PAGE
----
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Hyaluronan fragments induce endothelial cell differentiation in a CD44- and CXCL1/GRO1-dependent manner
Uppsala University, Disciplinary Domain of Medicine and Pharmacy, Medicinska och farmaceutiska vetenskapsområdet, centrumbildningar mm , Ludwig Institute for Cancer Research.
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2005 (English)In: J Biol Chem, ISSN 411913200, Vol. 280, no 25, 24195-24204 p.Article in journal (Refereed) Published
Place, publisher, year, edition, pages
2005. Vol. 280, no 25, 24195-24204 p.
URN: urn:nbn:se:uu:diva-94339OAI: oai:DiVA.org:uu-94339DiVA: diva2:168158
Available from: 2006-04-27 Created: 2006-04-27 Last updated: 2011-01-31Bibliographically approved
In thesis
1. Effect of Hyaluronan-activation of CD44 on Cell Signaling and Tumorigenesis
Open this publication in new window or tab >>Effect of Hyaluronan-activation of CD44 on Cell Signaling and Tumorigenesis
2006 (English)Doctoral thesis, comprehensive summary (Other academic)
Abstract [en]

Hyaluronan (HA), a structural component in the extracellular matrix (ECM), has been recognized as a signaling molecule. It is important during various biological activities such as embryogenesis, angiogenesis, wound healing and tumor progression. Increased amount of hyaluronan during embryonic development is necessary for cell migration and differentiation, but the increased production of hyaluronan by tumor cells or tissue fibroblasts is correlated to poor prognosis for tumor progression and chronic inflammation, respectively. Therefore, understanding the mechanisms regulating HA-enriched matrices and the roles of HA in the biological functions is of fundamental biological importance.

Four novel findings are described in this thesis: (1) HA fragments (HA12) and the known angiogenic factor FGF-2 promote endothelial cell differentiation by induction of common but also distinct sets of genes, particularly, upregulation of the chemokine CXCL1/GRO1 gene is necessary for HA12-induced angiogenesis and this effect is dependent on CD44 activation. (2) High concentrations of hyaluronan suppress PDGF-BB-induced fibroblasts migration and PDGFRβ tyrosine phosphorylation upon activation of hyaluronan receptor CD44, probably by recruiting a CD44-associated phosphatase to the PDGFRβ. (3) PDGF-BB stimulates HAS2 transcriptional activity and HA synthesis through upregulation of MAP kinase and PI3 kinase signaling pathways in human dermal fibroblasts. (4) Specific suppression of HAS2 gene in the invasive breast cancer cell line Hs578T by RNA interference (RNAi) leads to a less aggressive phenotype of breast tumor cells. This suppressive effect can be reversed by exogenously added hyaluronan.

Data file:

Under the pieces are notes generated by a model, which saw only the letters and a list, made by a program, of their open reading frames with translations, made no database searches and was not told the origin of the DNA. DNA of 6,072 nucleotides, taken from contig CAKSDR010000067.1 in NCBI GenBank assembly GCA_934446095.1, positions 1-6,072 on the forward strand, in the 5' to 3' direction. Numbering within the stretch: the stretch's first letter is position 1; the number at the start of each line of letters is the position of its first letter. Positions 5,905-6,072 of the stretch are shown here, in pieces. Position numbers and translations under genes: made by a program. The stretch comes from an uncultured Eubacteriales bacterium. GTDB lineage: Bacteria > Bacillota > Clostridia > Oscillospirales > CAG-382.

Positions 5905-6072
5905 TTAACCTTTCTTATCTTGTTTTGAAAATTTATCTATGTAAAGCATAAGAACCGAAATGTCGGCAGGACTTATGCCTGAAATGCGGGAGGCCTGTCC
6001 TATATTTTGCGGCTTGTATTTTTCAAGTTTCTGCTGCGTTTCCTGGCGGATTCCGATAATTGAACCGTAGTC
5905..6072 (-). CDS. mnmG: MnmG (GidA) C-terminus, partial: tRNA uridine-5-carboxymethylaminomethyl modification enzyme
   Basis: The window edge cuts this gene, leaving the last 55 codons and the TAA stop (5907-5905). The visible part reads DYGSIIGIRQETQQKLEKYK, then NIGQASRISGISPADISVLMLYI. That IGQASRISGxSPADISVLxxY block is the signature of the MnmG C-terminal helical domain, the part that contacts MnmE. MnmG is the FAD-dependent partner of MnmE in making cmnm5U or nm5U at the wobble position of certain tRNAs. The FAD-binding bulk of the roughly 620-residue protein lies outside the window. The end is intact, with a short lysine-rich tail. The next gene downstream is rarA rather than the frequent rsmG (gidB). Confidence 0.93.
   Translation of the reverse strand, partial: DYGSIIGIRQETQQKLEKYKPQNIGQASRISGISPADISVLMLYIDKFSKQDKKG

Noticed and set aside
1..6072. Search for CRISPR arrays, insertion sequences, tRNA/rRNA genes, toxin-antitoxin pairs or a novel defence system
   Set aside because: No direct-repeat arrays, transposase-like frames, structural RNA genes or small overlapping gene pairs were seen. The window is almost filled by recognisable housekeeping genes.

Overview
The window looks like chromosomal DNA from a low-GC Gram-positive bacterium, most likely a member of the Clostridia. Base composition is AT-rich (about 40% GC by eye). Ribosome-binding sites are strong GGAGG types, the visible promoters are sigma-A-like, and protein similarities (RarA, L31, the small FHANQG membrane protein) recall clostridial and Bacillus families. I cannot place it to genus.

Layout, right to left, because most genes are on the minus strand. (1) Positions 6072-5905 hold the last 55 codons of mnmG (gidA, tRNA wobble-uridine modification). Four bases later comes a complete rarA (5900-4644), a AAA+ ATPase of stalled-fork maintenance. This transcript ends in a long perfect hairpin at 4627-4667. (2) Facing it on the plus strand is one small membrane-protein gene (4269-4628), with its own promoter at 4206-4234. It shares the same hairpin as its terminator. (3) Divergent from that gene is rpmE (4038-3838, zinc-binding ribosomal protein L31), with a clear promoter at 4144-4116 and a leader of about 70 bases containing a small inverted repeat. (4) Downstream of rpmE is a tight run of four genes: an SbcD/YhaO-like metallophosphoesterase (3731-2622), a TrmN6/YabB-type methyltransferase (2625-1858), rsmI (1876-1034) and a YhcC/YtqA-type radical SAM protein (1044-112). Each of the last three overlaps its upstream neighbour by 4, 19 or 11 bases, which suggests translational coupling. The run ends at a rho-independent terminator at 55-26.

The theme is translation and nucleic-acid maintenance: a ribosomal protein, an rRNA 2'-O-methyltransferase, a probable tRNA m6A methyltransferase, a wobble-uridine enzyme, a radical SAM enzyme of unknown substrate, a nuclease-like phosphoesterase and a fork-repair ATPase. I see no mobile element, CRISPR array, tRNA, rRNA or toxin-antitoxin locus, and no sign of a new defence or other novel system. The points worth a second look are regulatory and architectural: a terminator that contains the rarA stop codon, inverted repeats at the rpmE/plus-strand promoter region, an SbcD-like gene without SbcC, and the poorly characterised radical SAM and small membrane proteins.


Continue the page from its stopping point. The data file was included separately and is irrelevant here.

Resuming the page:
In conclusion, binding of hyaluronan to CD44 plays an important role in cell signaling, inflammation and tumor progression. Further studies are required to elucidate the molecular mechanisms through which hyaluronan levels are regulated under physiological or pathological conditions, and to explore compounds involved in hyaluronan accumulation and activity as targets for therapies of chronic inflammation and tumors.

Place, publisher, year, edition, pages
Uppsala: Acta Universitatis Upsaliensis, 2006. 38 p.
Digital Comprehensive Summaries of Uppsala Dissertations from the Faculty of Medicine, ISSN 1651-6206 ; 142
Biomedicine, Hyaluronan, CD44, growth factors, chemokines, tumorigenesis, wound healing, cell signaling, Biomedicin
urn:nbn:se:uu:diva-6802 (URN)91-554-6537-4 (ISBN)
Public defence
2006-05-22, Room B21, BMC, Uppsala, 13:15
Available from: 2006-04-27 Created: 2006-04-27Bibliographically approved

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